Providing practical information, Soltau said the HLPF will be held fully in person, but all formal sessions will be webcast. The ECOSOC President’s summary of key points will also be made available.
Norichika Kanie, Professor, Graduate School of Media and Governance, Keio University, Japan, and member of the Independent Group of Scientists appointed to prepare GSDR 2023, previewed the main findings from the report, which will be formally launched during the SDG Summit in September. He said the GSDR’s main message is that “transformation is possible, and inevitable.”
Kanie underscored that halfway to 2030, there is stagnation in the face of multiple crises, and while there are some positive trends, progress has been slowing down or reversing since 2019, and negative trends are observed for environment-related goals. Kanie further noted that while SDG commitments, partnerships, and institutional mechanisms have been increasing, they have had no visible impact on SDG performance. He identified financing and budgeting, international cooperation, and accountability as “weak links,” and pointed to the need for transformation and game-changing interventions.
Kanie presented the Sustainable Development Pathway (SDP-1.5°C), according to which most of the Goals have made progress by 2030 and most have been achieved by 2050. He then outlined entry points and levers to enable transformation towards sustainable solutions, which, he said, goes through the phases of emergence, acceleration, and stabilization. Among the GSDR’s calls to action, Kanie highlighted the need to:
- Establish an SDG Transformation Framework for Accelerated Action;
- Build capacities for transformation;
- Drive transformation through its phases and manage interlinkages;
- Improve critical underlying conditions for SDG implementation; and
- Work with science.
Oezge Aydogan, Director, SDG Lab at UN Geneva, introduced SDG Lab as “a multi-stakeholder innovation space for the SDGs and long-term sustainability.” She underlined the importance of overcoming short-termism by taking into account future generations in policymaking and implementation. Aydogan said decisions we take today must be future-proofed and aligned with a sustainable future for people and the planet.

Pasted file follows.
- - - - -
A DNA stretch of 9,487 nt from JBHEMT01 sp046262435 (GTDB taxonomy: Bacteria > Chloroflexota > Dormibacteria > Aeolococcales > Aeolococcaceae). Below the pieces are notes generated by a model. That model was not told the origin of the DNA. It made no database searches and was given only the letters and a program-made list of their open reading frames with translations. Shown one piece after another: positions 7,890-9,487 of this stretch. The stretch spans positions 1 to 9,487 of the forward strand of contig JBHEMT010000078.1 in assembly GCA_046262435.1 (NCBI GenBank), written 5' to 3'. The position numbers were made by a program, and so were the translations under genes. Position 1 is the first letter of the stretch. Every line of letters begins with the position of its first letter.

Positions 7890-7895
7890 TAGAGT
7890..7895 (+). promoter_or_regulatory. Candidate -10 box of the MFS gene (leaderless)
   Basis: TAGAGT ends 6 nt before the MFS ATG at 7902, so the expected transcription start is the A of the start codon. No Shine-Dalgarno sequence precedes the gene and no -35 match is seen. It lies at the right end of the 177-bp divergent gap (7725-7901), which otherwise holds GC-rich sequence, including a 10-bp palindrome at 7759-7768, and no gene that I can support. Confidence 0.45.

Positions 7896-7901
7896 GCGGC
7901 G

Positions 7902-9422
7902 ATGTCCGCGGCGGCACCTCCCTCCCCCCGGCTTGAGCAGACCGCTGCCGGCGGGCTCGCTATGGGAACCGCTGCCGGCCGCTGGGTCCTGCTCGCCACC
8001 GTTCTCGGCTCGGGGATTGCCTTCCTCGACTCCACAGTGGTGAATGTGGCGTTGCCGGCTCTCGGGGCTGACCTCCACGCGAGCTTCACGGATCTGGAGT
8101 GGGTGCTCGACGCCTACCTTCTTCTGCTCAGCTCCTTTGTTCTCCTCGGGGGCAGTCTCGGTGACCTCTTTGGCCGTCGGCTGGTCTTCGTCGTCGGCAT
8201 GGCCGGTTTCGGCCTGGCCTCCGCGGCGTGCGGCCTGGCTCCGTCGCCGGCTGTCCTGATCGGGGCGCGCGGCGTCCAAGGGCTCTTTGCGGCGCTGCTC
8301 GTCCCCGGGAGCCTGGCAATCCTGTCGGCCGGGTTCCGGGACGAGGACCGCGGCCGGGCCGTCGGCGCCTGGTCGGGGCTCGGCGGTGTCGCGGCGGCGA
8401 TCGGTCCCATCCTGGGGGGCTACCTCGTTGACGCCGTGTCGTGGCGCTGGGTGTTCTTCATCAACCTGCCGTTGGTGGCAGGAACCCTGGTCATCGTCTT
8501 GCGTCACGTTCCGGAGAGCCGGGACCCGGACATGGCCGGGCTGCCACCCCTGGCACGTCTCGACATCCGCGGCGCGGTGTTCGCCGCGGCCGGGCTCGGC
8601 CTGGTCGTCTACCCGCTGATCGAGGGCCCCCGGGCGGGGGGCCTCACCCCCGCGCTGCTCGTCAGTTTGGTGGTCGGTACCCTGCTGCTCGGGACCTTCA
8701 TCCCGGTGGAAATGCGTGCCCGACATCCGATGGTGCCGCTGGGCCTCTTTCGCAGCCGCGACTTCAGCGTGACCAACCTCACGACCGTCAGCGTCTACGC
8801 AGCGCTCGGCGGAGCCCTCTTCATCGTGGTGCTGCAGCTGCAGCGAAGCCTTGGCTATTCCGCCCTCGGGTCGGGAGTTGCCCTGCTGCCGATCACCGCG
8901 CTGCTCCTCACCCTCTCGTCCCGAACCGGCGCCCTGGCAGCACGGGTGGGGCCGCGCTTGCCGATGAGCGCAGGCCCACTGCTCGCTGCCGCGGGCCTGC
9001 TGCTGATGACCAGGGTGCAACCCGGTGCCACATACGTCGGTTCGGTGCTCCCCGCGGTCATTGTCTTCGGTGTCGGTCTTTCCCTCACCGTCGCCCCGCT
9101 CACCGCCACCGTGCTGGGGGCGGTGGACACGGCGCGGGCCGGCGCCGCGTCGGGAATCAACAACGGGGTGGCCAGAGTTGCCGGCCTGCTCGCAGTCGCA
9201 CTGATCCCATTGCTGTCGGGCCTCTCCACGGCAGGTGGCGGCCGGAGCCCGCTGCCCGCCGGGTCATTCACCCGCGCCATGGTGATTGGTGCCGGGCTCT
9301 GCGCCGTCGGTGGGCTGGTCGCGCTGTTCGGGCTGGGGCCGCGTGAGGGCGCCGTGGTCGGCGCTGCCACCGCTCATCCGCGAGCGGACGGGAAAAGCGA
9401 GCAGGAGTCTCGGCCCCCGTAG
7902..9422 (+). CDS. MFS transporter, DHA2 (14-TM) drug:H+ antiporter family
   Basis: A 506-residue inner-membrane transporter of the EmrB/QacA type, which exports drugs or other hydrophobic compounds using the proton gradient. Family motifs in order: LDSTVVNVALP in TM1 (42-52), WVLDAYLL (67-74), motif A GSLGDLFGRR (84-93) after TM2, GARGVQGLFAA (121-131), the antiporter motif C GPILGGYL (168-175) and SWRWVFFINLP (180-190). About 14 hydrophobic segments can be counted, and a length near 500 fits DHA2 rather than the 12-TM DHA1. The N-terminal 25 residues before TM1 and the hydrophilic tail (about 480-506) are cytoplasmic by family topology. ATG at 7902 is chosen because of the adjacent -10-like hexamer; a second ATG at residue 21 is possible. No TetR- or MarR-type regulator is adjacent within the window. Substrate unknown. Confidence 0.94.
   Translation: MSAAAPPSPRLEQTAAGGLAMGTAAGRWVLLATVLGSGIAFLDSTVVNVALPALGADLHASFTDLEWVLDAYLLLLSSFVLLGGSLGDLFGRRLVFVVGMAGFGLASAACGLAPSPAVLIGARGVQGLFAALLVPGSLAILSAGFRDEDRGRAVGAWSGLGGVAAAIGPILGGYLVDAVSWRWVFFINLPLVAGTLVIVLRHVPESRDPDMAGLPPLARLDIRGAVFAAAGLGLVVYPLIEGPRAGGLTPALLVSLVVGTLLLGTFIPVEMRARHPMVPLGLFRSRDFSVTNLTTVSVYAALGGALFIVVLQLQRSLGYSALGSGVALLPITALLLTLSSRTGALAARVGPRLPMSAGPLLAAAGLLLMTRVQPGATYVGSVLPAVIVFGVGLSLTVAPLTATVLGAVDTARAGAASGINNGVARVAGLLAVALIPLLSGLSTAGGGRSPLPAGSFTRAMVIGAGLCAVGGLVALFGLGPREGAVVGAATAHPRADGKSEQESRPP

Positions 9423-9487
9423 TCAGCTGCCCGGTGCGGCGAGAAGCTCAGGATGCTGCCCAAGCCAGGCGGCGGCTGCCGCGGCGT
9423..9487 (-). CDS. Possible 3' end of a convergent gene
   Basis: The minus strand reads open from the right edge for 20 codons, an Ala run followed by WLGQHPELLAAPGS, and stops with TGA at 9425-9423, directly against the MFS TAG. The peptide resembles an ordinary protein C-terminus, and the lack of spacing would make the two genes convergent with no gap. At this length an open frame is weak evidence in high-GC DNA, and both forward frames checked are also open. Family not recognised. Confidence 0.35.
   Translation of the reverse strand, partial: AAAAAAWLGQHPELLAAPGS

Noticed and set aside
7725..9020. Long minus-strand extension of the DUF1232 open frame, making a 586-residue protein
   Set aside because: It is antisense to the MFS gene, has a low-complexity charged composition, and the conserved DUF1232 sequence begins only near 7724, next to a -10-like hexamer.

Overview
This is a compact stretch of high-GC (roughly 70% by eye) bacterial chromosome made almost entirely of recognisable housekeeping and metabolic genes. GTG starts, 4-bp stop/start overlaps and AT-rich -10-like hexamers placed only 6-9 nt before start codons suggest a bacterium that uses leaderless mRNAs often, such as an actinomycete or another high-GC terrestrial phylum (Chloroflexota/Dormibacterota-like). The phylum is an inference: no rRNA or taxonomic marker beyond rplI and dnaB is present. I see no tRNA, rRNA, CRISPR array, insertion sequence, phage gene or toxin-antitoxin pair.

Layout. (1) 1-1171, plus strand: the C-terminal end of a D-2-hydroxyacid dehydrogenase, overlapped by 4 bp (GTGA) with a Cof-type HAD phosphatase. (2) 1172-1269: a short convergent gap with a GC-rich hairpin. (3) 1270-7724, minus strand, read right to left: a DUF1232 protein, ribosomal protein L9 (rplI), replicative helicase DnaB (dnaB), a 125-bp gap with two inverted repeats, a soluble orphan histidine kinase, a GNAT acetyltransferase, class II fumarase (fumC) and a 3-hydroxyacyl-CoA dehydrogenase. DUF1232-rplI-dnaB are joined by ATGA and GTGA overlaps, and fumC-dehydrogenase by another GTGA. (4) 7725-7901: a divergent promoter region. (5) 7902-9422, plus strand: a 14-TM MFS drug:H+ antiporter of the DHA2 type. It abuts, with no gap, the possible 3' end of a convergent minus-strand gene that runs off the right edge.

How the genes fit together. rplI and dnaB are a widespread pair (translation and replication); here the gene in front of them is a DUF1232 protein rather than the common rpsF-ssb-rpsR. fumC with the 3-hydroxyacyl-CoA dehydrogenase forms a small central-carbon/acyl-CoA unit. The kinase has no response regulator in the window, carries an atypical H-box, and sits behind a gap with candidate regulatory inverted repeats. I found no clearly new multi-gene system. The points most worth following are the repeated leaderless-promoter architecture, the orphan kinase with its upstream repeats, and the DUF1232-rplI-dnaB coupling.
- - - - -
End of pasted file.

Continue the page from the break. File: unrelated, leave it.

Welcoming the HLPF’s focus on youth engagement, Aydogan called for greater accountability for intergenerational impact. She said instead of “upgrading” the system, we need to change the system for a sustainable world where current and future generations thrive.
Stefan Jungcurt, Lead II, SDG Indicators and Data, IISD, said the COVID-19 pandemic and other crises necessitated short-term thinking to address immediate needs, prompting some to think that the SDGs need to be aligned with responses to such crises. He said thinking too far ahead might prompt others to discard the SDGs and invited participants to engage in “mid-term thinking” by focusing on what can be done in the remaining seven years.
Jungcurt said through the HLPF, “we’re gathering an incredible amount of knowledge” on how to activate linkages among the SDGs and enable transformative change that is inclusive and does not leave anyone behind. He highlighted SDG localization efforts reflected in voluntary local reviews (VLRs), which, he said, are improving in terms of quality and geographical distribution. He said because local governments work closest to people, they can support better understanding of SDG linkages, and outlined the challenge of including their experiences in VNRs.
Ensuing discussion focused on: barriers to progress, including failure by some actors to fully embrace the SDGs as a universal framework to solve interlinked problems; accountability; and the role of second and third VNRs in enabling more meaningful follow-up and review. [Webinar Webpage] [SDG Knowledge Hub Sources]